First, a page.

Modern law enforcement leaders use positive influence to motivate team members, thereby enhancing the effectiveness of the team. Years ago, as a rookie police officer in a small town, I was called to the station one day to pick up the chief. Once in the car, he stated bluntly that I did not issue enough traffic citations and was not worth my salt. He stopped short of saying I was worthless… but it was inferred. He went on to let me know he was going to ride along and show me how it was done. In other words, once he had pressured me into writing a few tickets, I could take him back to the office. After parking my 1981 Ford Fairmont at a location where the fishing was normally pretty good, I calibrated my Speedgun radar unit with a tuning fork and pointed it out the window. After a while, a car whizzed by traveling about 20 miles per hour over the speed limit. I would like to say that I roared out in pursuit… but I was driving a 1981 Ford Fairmont. And so, when I finally built up enough steam and caught up to the car, I pulled it over. After speaking with the driver, I returned to my patrol car with her license in hand. When the chief asked who the driver was, I showed him the license. He then said, “you can’t write her a ticket… she’s the bank vice-president’s wife.” I won’t bore you with the particulars of the brief debate that followed – suffice it to say, she didn’t get a ticket.

A few minutes later, we were back in our fishing spot, waiting for another careless motorist. It wasn’t long before we got a nibble – I watched as a car went by at 12 miles over the speed limit. The chief looked at me and asked, “aren’t you going after him?” I replied, “no sir… he’s not running as fast as Mrs. Banks (not her real name).” By the way, I was not being insolent with the chief.. that was just how I saw it. I felt it would be wrong to fillet a little fish after letting a big fish off the hook. I explained to the chief that from my point of view, the threshold had been raised – for the remainder of the day I planned to focus on speeders moving faster than the one released. The next day, I would reset and start over. Upon hearing my reasoning, the chief looked out the passenger side window, heaved a heavy sigh and said, “you’re hopeless… take me back to the office.” A year later, I had a new chief – one of four in my first six years on the job.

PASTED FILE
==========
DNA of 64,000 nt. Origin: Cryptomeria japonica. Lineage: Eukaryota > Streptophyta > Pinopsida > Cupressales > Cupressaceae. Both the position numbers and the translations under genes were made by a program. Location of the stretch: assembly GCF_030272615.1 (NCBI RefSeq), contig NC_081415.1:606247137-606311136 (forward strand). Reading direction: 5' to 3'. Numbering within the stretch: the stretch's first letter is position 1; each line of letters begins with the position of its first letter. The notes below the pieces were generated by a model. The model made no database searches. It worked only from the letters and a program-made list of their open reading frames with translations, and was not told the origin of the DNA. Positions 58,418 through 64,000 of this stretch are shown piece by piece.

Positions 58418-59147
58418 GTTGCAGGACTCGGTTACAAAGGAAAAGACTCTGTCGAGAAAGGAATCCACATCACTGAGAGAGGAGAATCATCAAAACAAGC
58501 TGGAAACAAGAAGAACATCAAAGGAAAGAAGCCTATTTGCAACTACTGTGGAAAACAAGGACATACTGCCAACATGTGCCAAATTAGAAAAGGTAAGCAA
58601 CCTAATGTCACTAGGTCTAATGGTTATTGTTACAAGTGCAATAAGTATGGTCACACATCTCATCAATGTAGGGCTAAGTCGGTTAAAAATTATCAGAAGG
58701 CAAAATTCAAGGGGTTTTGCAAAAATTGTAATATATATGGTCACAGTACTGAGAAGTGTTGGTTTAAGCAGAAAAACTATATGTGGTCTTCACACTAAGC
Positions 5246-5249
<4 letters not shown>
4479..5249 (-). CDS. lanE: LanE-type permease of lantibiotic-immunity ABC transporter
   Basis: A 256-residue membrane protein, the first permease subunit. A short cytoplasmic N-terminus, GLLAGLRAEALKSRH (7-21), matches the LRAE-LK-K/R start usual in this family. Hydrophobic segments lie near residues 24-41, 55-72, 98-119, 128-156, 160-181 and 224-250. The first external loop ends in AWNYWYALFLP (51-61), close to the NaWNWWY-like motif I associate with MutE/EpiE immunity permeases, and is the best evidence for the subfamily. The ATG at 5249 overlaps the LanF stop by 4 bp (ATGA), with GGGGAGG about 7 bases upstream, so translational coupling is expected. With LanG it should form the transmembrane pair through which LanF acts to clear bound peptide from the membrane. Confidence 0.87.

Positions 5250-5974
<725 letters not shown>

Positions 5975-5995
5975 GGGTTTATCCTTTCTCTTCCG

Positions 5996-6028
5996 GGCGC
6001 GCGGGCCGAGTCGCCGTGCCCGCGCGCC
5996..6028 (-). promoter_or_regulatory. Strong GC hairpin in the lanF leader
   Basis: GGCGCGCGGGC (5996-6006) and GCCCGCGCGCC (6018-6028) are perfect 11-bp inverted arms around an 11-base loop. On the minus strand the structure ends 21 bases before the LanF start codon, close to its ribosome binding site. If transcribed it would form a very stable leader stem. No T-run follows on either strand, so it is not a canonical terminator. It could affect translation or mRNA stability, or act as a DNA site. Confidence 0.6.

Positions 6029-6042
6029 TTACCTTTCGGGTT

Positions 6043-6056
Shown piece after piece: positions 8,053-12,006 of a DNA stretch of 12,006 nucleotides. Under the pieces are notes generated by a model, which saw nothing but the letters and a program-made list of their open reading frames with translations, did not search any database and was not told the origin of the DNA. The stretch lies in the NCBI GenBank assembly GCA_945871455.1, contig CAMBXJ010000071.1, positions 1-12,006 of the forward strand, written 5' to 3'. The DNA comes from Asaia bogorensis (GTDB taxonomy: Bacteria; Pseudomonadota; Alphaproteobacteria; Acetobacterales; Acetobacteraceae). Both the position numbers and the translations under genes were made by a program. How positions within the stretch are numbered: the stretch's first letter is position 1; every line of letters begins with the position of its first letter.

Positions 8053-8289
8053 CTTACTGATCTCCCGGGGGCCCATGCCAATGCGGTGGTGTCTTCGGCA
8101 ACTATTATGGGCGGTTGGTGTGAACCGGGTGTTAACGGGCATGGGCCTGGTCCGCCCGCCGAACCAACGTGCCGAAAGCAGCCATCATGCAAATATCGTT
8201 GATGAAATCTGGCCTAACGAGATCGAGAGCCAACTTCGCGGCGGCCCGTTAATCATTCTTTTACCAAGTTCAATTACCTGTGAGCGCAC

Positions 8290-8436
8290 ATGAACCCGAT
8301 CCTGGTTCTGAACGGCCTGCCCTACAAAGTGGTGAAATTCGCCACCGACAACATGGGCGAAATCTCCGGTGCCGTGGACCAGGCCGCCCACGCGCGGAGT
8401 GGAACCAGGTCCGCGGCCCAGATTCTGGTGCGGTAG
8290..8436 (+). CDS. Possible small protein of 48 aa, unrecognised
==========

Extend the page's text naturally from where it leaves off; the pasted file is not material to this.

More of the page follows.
For the most part, leadership and management styles have changed since my rookie days. At that time, many organizations relied on strict command and control for decision-making and management. Effective leaders of today are team members, facilitators, coaches and mentors who reward employees for skills and results. Rather than a source of problems, they see people as a valuable resource. Modern employees are influenced more by a leader’s skills, knowledge, and abilities than their rank. While managers of the past relied on vertical communication and limited input, the best leaders of today communicate in all directions for input to ensure they are making well-informed decisions. By empowering employees to participate in decision-making, modern organizations are becoming more flexible and efficient. As a result, egocentric bosses are being replaced by people-centered leaders who view and treat employees as internal customers.


Kinicki, A. & Kreitner, R. (2008). Organizational behavior: Key concepts, skills, & best practices, 3rd edition. New York: McGraw-Hill

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